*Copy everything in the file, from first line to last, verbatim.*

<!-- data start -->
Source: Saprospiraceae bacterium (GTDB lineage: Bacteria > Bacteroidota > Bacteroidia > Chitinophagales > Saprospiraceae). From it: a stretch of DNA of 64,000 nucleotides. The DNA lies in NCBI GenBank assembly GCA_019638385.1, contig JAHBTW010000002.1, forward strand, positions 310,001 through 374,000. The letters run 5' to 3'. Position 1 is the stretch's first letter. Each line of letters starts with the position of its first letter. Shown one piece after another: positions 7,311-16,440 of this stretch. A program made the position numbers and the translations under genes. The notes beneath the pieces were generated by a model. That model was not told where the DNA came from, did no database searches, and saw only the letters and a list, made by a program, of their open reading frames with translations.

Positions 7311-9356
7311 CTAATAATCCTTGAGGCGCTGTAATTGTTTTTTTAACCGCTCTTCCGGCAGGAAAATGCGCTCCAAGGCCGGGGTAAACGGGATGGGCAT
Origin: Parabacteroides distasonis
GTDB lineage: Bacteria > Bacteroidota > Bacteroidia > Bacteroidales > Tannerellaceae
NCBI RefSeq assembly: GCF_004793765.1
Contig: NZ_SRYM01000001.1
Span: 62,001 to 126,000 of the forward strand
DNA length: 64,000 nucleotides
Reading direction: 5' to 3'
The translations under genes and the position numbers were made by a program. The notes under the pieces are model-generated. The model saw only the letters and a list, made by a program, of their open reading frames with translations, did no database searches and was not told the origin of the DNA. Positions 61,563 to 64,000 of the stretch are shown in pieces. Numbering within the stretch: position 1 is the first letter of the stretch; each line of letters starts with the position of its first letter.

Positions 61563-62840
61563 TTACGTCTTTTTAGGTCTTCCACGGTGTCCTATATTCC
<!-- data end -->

Source: Saprospiraceae bacterium (GTDB lineage: Bacteria > Bacteroidota > Bacteroidia > Chitinophagales > Saprospiraceae). From it: a stretch of DNA of 64,000 nucleotides. The DNA lies in NCBI GenBank assembly GCA_019638385.1, contig JAHBTW010000002.1, forward strand, positions 310,001 through 374,000. The letters run 5' to 3'. Position 1 is the stretch's first letter. Each line of letters starts with the position of its first letter. Shown one piece after another: positions 7,311-16,440 of this stretch. A program made the position numbers and the translations under genes. The notes beneath the pieces were generated by a model. That model was not told where the DNA came from, did no database searches, and saw only the letters and a list, made by a program, of their open reading frames with translations.

Positions 7311-9356
7311 CTAATAATCCTTGAGGCGCTGTAATTGTTTTTTTAACCGCTCTTCCGGCAGGAAAATGCGCTCCAAGGCCGGGGTAAACGGGATGGGCAT
Origin: Parabacteroides distasonis
GTDB lineage: Bacteria > Bacteroidota > Bacteroidia > Bacteroidales > Tannerellaceae
NCBI RefSeq assembly: GCF_004793765.1
Contig: NZ_SRYM01000001.1
Span: 62,001 to 126,000 of the forward strand
DNA length: 64,000 nucleotides
Reading direction: 5' to 3'
The translations under genes and the position numbers were made by a program. The notes under the pieces are model-generated. The model saw only the letters and a list, made by a program, of their open reading frames with translations, did no database searches and was not told the origin of the DNA. Positions 61,563 to 64,000 of the stretch are shown in pieces. Numbering within the stretch: position 1 is the first letter of the stretch; each line of letters starts with the position of its first letter.

Positions 61563-62840
61563 TTACGTCTTTTTAGGTCTTCCACGGTGTCCTATATTCC